A key interview in both films is Al Schackman, a guitarist with a lovely touch who played with Simone for 40 years. From the beginning in the late 50s, Simone and Schackman had an uncanny, wordless communication; onstage, it is something to see. Their bond was forged in the crucible of the 60s. Both films include footage of them playing the song she'd written in the wake of the Birmingham church bombing of 1963, "Mississippi Goddam," at the end of the Selma to Montgomery March. It was March 25, 1965, and they are together there in the spotlight, sending the protest song out into the pitch-black, violent air of the night.
Both films explore what it might feel like to be free, to live without fear, but What Happened? affords us more glimpses of those moments when Simone lived out what that might mean--and those moments occurred onstage. "I had a couple of times on stage when I really felt free," she once said. When she sings, we see joy, we feel freedom. These are the times we glimpse that galvanic smile. ("Galvanic smile" is a turn of phrase I liked in a recent short story by Kevin Canty in The New Yorker: I immediately thought of Simone). Her fierce dignity is contagious. I think of the footage of "To Be Young, Gifted and Black" performed at Morehouse College in 1969 in What Happened. Students--young women--sing along, their faces beatific.
For me, the revelatory part about seeing Lieberman's The Amazing Nina Simone with a live audience was when we got to "Four Women." When she hit that number, a section of the audience erupted in cheers. Wow, I thought--that one truly speaks to people, to this day. Strangely, I don't recall the song being featured in What Happened. Nor, come to think of it, do I recall the Netflix production including one of my favorites, her truly scarifying version of Brecht/Weill's "Pirate Jenny." It's in the Lieberman: it sent shivers up my spine when it came over the City Winery sound system.
Lieberman's approach is interview-heavy: he touts the fact that his film includes over 50 interviews. These are mostly good and interesting. However, herein lies the crux of the problem. Often a performance is just gaining steam when someone interrupts. You can't show the whole thing, true, but we're often left wishing for just a bit more. When, late in the film, we see her play some breathtaking piano, in footage from a late-period concert--her gifts had partially been restored, after she finally got some helpful medication--it comes as a surprise when the moment is not immediately interrupted.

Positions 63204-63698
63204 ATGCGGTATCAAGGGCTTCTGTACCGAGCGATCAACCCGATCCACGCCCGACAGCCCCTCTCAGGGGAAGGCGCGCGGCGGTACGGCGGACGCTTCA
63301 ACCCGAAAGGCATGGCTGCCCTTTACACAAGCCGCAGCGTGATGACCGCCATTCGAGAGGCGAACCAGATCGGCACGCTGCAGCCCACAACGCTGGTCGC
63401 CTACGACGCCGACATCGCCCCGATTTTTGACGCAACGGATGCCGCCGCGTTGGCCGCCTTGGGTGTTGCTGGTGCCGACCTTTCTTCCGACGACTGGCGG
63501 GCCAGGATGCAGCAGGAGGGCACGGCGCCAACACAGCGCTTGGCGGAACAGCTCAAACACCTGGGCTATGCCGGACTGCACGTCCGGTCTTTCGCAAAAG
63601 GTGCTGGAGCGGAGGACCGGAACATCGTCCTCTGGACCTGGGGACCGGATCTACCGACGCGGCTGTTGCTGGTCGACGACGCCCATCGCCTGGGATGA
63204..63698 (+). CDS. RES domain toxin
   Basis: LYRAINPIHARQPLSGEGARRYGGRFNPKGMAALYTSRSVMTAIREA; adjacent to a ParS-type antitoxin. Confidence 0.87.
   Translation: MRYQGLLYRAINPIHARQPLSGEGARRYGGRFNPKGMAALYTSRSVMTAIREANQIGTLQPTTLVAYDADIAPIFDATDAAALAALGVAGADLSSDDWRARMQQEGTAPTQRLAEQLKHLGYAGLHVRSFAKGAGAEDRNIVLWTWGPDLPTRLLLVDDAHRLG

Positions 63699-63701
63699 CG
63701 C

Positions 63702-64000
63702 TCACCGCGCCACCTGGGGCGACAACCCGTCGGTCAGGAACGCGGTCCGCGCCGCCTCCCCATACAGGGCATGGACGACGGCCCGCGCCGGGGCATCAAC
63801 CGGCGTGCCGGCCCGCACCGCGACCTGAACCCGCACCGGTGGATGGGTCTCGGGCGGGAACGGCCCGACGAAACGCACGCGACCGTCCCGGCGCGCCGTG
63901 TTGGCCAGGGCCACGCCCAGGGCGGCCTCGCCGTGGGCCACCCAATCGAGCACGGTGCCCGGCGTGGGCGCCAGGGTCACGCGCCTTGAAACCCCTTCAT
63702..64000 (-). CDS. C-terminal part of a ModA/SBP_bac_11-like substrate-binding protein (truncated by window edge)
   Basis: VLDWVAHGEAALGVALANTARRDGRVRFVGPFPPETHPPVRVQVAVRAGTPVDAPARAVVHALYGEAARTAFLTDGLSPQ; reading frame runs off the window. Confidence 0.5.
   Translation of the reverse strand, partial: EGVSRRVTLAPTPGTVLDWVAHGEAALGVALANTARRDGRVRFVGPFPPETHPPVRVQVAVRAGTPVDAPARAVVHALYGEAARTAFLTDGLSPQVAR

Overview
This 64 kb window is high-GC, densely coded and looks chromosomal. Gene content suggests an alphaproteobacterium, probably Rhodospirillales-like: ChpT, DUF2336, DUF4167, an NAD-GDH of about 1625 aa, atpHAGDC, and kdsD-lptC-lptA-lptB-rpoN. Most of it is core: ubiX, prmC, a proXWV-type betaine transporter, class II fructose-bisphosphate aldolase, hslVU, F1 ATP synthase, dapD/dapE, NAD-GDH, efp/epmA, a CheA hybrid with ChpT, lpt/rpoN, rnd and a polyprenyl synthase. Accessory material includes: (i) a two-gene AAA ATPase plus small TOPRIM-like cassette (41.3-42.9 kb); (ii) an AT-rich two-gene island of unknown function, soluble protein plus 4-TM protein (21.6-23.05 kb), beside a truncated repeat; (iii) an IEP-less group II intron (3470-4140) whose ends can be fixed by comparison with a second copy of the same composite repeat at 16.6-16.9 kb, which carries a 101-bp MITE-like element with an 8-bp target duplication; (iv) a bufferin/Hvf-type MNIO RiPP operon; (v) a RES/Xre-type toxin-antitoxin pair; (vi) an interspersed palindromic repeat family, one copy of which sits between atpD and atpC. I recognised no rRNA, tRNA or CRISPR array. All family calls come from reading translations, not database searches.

Hers was a life more shadowed than most by darkness, and opportunities for sensationalism abound. In her later years, hope went missing as she was consumed by mental illness and rage and loneliness. Great friends like Lorraine Hansberry and Langston Hughes were gone, MLK was gone. One of the a priori critiques of the upcoming Hollywood biopic is that it appears to focus on her erratic, wild behavior during these years.
Both documentaries mainly veer away from the sensational, though What Happened? perhaps rather lingers on the twisted psycho-sexual, co-dependent relationship between Simone and her husband/manager Andy Stroud. Stroud was not interested in the revolution: he was interested in making a buck. Still, his discipline kept her in shape to perform and got her to the stage of which she'd always dreamed--a concert at Carnegie Hall, in 1963. He was also in the habit of beating her up, and worse. What Happened? features interview footage of the man. Their daughter, Lisa Simone Kelly, tells us that after her parents broke up, she eventually settled in to live with her dad after a disastrous sojourn with her mother in Liberia, where Simone was in full-on "mommy dearest" mode. Of her mom and dad, she reckons they "were both crazy." "I love physical violence," Simone once wrote in her diary.
Now, this is one kind of truth, but it's not the truth of why people love Nina Simone. That truth can be found in her records and live performances, where she could be gentle and loving, as well as terrifying and exhilarating. I tend to agree with Lieberman that, as he put it in the Hollywood Reporter, such things are distractions from Simone's "phenomenal musical accomplishments and civil rights stands," the way "she became an international symbol of freedom, pride and artistry."
So, see both of these films. They tell one hell of a sad story, yes, but when she sings, the truth of the life force keeps breaking through. At such moments, the story couldn't be more uplifting. And that's why you shouldn't stop with these two versions of her tale. Do a deep dive on YouTube, watch Nina Simone sing and play in full concerts and live clips. You'll come away with soul and spirit charged.